The Walden Effect: Farming, simple living, permaculture, and invention.

Skirting around a trailer hitch

Insulating around the base of a trailer

Skirting around a trailer hitchThe last gasp of warmth (high of 41) before the cold hit seemed like a good time to continue my skirting project, which is now moving around to the west side of the trailer. This area is home to the hitch --- the big metal thing that connects to a truck when a mobile home is being hauled to a new location. As a result of the hitch, I ended up having to do a bit of piecework with the insulation, but hopefully it will still mostly do its job.

Meanwhile, since our trailer is set atop slanted ground, the downhill part of the west face of the trailer presented yet another obstacle --- the flashing is no longer wide enough to reach from the walls to the ground. I overlapped two pieces of flashing and sealed the seam with that metal tape you use to seal ductwork (not duct tape --- or perhaps this is real duct tape?). Only time will tell whether the little bit of rain this area gets beneath its large overhang will be sufficient to work the tape loose, but since I only taped the seam for aesthetic purposes, we can live with untaped seams if they occur.

West face

Next step will be mounding soil up around the base of the skirting the way I did on the southwest end of the trailer. I let Mark be the final deciding vote on planting this area and he chose grapes, so the cuttings I started will end up in this area come spring. And, in the meantime, I'll keep plugging away at skirting as weather permits. Next up is the soggy north face of the trailer, where I hope to include an access door just in case we someday need to crawl beneath our mobile home.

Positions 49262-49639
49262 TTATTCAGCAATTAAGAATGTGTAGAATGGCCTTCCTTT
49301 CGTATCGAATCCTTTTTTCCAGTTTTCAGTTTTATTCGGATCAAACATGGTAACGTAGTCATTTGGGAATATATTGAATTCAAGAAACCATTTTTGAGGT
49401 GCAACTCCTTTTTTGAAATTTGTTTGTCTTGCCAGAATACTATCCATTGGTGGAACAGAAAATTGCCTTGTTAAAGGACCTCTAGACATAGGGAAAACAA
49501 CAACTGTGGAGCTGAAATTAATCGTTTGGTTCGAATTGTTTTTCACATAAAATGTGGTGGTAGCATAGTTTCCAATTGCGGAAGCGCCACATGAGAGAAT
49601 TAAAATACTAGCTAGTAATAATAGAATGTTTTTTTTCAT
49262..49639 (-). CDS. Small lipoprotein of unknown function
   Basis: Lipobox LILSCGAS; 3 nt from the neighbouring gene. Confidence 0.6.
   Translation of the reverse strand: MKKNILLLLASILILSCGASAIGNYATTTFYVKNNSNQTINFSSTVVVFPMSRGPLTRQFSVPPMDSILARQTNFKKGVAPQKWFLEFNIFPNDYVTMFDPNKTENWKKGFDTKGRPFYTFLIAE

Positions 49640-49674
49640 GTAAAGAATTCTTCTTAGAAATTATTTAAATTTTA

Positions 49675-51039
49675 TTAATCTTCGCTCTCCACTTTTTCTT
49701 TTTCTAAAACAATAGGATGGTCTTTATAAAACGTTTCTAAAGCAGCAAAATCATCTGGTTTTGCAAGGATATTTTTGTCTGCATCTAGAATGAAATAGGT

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About us: Anna Hess and Mark Hamilton spent over a decade living self-sufficiently in the mountains of Virginia before moving north to start over from scratch in the foothills of Ohio. They've experimented with permaculture, no-till gardening, trailersteading, home-based microbusinesses and much more, writing about their adventures in both blogs and books.

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ever considered removing the hitch? You inspired me to get a used doublewide instead of building from scratch. The delivery guys unbolted the hitches and placed them underneath the house in case we ever need them.

Now, if only my many DIY skills were worth any good with construction/home repair, my mobile would be at least as good as yours was in the beginning.

I am not living mine because it has a bunch of simple things to fix, like the area where the halves meet needs to be finished and covered up, plumbing needs to be connected, siding needs to be reinstalled, etc. I managed to put electricity to it with my wife, but doing drywall work or any finish work absolutely TERRIFIES me.

I know - its such a stupid fear, from a guy that does all his own auto repairs (from repairing an engine to fixing fuel injection issues), fixes appliances, etc, and I had a pretty good garden going this summer...

Anyway, I just wanted to figure out why you have not removed the hitch from your home.

Comment by pedro Mon Jan 12 14:22:34 2015

pedro --- We didn't remove the hitch because in old models like ours (from the sixties), the hitch usually would have to be cut off, rather than unbolted. That sounded hard.... :-)

Good luck with your project! If you haven't already, you might want to pick up Trailersteading, which is free today.

Comment by anna Mon Jan 12 16:29:25 2015

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